Author: Joseph Kiley PM
An allegorical work about a mysterious outlaw in the old west running from the law. Drawing influence from Stephen King's "The Gunslinger" series, it is labeled "Western" for only the setting, not the themes.Rated: Fiction T - English - Western/Suspense - Words: 884 - Published: 01-22-12 - Status: Complete - id: 2990895
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What's worse, a mortal sin or one thousand peccadilloes? The outlaw's wide-brimmed hat cut noisily through the swift air currents as his horse galloped into the dawn's grapefruit splashed canvas, the rounded devil horns of cactus silhouettes skimming the very bottom of his peripheral ominously. The thirsty cracks in the ground mirrored the wrinkles on his face—the folds on his forehead were now permanent creases from a long life of worrying and wondering. These wastes were all that he knew. They were both beautiful and ugly. Dear and contemptible. Mind-clearing and didactic. One dirty hand firmly grasped the saddle of a sprinting horse, and the other closed around a crudely woven off-white colored bag with a money symbol stitched into the side, like you might see in an old cartoon. They say that on the most basic level exists two needs of a sentient creature: to eat, and to escape. The primary of his needs was to eat, which caused him to enter this cycle in the first place. But more urgent even, was the desire to not be eaten. That is, if you leave the cage door open, the mouse will try to escape regardless of your traps or your nets or your poisons.
"Shit. He's gaining on us. Don't stop now Morty. We're almost out of the county." mumbled the outlaw to his horse. A bullet whizzed by the brim of his hat as a loud snap resounded in the emptiness of the arid valley. He looked behind him into the darkness with his horse still galloping at full speed to see another man on a horse following closely behind, gaining swift meters as Morty slowed with exhaustion.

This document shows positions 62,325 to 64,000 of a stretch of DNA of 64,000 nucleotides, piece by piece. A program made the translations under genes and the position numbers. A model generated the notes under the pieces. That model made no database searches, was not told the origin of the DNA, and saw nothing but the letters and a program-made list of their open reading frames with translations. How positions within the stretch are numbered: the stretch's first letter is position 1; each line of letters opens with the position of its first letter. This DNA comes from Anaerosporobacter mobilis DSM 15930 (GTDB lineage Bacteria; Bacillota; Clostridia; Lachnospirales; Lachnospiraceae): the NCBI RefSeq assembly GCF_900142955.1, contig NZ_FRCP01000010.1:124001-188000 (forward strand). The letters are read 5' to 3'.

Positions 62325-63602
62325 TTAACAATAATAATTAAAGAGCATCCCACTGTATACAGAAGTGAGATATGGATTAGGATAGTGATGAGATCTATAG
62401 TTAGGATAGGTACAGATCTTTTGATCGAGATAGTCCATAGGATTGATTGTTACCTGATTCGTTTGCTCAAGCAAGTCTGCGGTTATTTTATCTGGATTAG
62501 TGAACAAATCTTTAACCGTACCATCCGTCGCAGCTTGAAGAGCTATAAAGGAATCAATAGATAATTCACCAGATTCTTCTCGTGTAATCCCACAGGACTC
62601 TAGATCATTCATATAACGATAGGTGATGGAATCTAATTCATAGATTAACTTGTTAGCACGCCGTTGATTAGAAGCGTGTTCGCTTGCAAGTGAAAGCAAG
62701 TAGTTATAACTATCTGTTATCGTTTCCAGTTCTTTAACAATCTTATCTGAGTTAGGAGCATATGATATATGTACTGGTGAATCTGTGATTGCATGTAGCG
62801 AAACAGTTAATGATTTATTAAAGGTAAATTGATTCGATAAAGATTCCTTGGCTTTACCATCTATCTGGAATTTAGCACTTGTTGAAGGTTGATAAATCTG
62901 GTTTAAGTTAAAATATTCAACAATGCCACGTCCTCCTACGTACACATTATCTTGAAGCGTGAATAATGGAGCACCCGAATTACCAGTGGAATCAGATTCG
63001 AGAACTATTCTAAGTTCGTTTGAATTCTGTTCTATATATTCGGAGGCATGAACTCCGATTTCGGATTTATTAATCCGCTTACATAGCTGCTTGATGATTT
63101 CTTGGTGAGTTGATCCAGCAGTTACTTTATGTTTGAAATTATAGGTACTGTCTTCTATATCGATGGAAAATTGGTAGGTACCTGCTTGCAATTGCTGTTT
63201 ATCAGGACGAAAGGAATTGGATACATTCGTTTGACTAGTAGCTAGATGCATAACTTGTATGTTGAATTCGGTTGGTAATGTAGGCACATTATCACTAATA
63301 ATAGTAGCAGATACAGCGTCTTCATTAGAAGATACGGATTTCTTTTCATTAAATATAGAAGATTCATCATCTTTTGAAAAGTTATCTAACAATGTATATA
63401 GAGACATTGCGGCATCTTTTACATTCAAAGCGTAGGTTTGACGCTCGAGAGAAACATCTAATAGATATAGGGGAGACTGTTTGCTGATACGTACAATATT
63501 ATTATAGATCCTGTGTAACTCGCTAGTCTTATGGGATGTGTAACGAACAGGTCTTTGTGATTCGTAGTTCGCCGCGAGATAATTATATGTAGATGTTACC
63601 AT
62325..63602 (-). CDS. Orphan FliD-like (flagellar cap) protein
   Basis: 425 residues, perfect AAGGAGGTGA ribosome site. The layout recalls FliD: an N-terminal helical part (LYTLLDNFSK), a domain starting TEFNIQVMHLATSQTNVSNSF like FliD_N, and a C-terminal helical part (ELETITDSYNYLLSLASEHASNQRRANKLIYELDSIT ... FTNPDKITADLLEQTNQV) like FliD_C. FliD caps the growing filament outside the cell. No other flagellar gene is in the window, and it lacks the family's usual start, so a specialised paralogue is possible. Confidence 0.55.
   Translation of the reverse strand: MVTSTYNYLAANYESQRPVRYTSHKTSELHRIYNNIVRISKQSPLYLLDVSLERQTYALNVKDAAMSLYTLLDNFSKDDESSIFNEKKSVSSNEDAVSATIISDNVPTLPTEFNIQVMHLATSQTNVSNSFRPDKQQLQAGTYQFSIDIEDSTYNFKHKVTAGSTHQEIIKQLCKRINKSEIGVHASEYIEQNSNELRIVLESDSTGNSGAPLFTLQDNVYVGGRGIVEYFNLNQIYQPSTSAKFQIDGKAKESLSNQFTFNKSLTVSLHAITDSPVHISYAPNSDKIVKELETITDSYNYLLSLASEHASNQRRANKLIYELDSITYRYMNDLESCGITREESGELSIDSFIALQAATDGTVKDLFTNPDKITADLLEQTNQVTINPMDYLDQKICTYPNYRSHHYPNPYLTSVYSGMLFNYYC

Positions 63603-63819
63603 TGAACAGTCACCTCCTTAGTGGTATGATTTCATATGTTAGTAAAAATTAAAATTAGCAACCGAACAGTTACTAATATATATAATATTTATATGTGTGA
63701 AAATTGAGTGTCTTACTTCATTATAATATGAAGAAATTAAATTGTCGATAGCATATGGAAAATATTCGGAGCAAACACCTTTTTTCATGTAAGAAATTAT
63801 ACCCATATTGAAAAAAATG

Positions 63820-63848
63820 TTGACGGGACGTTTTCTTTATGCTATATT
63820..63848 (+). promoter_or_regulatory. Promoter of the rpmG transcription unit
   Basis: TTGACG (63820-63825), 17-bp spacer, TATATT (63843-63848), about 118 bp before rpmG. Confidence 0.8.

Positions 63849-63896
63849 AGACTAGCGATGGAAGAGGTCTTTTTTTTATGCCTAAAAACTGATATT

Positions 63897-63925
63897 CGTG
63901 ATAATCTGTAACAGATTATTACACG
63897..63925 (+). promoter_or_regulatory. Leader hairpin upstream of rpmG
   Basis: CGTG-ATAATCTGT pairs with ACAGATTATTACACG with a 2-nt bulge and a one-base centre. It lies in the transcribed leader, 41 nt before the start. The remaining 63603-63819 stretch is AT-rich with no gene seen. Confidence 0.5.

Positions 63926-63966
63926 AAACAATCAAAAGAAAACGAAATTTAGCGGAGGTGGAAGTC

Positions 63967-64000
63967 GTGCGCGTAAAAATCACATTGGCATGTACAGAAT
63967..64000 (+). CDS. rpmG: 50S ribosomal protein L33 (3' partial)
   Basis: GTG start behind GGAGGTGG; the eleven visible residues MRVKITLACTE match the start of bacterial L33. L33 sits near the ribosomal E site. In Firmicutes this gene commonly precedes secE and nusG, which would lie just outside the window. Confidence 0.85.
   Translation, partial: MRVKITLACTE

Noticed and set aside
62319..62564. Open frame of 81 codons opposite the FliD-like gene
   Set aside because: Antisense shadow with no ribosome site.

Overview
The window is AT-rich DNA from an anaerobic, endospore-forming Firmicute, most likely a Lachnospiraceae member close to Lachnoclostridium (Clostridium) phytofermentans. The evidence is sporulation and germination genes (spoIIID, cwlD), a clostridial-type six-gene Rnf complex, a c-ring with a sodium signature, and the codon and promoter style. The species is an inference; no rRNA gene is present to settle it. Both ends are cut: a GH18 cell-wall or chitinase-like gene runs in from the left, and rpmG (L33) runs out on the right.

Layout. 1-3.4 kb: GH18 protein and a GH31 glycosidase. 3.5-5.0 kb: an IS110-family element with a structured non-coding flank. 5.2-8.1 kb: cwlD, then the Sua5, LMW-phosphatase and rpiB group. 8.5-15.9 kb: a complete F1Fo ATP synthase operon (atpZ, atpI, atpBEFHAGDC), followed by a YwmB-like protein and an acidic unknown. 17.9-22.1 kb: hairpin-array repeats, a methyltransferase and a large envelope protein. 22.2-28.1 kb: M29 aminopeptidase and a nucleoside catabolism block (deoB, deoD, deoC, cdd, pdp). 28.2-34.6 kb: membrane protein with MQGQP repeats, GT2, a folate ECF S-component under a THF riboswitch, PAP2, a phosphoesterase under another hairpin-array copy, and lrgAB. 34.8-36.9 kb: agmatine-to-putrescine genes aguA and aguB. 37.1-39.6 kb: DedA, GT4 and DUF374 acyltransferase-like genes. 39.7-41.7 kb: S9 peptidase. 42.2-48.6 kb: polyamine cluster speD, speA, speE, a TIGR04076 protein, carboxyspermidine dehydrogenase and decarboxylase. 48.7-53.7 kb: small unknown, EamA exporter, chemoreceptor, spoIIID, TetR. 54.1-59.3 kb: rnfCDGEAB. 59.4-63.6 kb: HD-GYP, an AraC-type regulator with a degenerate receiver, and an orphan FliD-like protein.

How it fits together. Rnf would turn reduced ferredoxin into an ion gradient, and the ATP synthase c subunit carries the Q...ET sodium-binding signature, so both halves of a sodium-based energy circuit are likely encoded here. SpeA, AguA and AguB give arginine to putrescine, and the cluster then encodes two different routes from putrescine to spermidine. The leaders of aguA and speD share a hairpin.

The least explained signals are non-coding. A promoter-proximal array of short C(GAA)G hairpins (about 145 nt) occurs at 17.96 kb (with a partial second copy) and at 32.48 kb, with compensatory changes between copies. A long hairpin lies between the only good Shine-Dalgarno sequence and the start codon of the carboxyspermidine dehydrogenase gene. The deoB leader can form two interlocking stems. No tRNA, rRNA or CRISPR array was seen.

Turning his calculating gaze back towards the tip of the rising ruby, he dug his spurs into the sides of Morty and leaned forward, picking up blinding speed, a defiant grin across his face. Vehemently he continued, hoping vainly that Morty would pass the gradient; to abscond from the darkness and his pursuer once and for all and pass the threshold into the warm favor of the dawning day. A thin blur of milky honey now surrounded the concealed orange ball, and what appeared to be hills before in the cobalt blanket of night now revealed themselves to be canyons, which he thought would undoubtedly spell his end.
"I got you now!" he heard from behind him. Regaining his senses, he pulled back with all of his might on the reins and the horse snorted in surprise, bucking up to its hind legs and spilling a cloud of dust off of the cliff-side. With one more tug, Morty turned around to face the outlaw's enemy.
"A rock and a hard place sounds delightful right now" mumbled the outlaw to himself. The galloping ahead slowed to a stop as the he had a full view of his relentless pursuer. An overweight fellow in a sheriff's uniform sat sturdily on a brilliantly fit black horse, laughing.
"That money ain't 'yer's, and you know it, outlaw," he barked gutturally through his thick mustache. "Now hand it over and it won't have to get...ugly." The tangerine glow of the sun gleamed across the surface of his gilded badge and belt buckle as he leaned down to place a bullet in the cylinder of his gun. Without saying a word, the outlaw dropped the bag of money on the ground and adjusted his hat. The sheriff's eyes followed the falling object and a bushy eyebrow raised in confusion when it hit the ground. A metallic clang followed by a loud "boom" echoed through the canyon below. The sheriff grabbed at his ribcage with both hands then fell backward, dead. The outlaw held his arm out straightly like a clock hand, the end a shiny chrome revolver with a hardly visible smoke escaping the barrel. Everyone has a death date, and the sheriff's was twelve-fifteen.
The black horse neighed in terror and turned around, galloping into the distance with the sheriff slumped over it, flopping like a rag-doll. The outlaw holstered his gun and hopped off of his horse, eased with relief. He looked at Morty with a smile, then set his gaze onto the bag which he had dropped. He examined the fabric and began to laugh morbidly. His fickle purposes for money led him to take on the all-too-natural trait of recklessness. It's an animal instinct present in every creature able to move, yet only humans have the condescension to attach such negative stigma to it. Recklessness was carved into every aspect of his past; scrawled into the walls of his future actions. He had no problem with it he thought. Destined to live in a state of gradation, much like the golden dawn dancing with the blue abyss, he continued along his path towards the former. Homeostasis but no equilibrium. A path but not a straight one. Happiness but no security. Ambiguity. The train of fortune chugged to the left according to the fortunate, but it moved in parallax from the opposite side of the same track. The outlaw could do nothing but wave his gun at the fortunate from over the rails.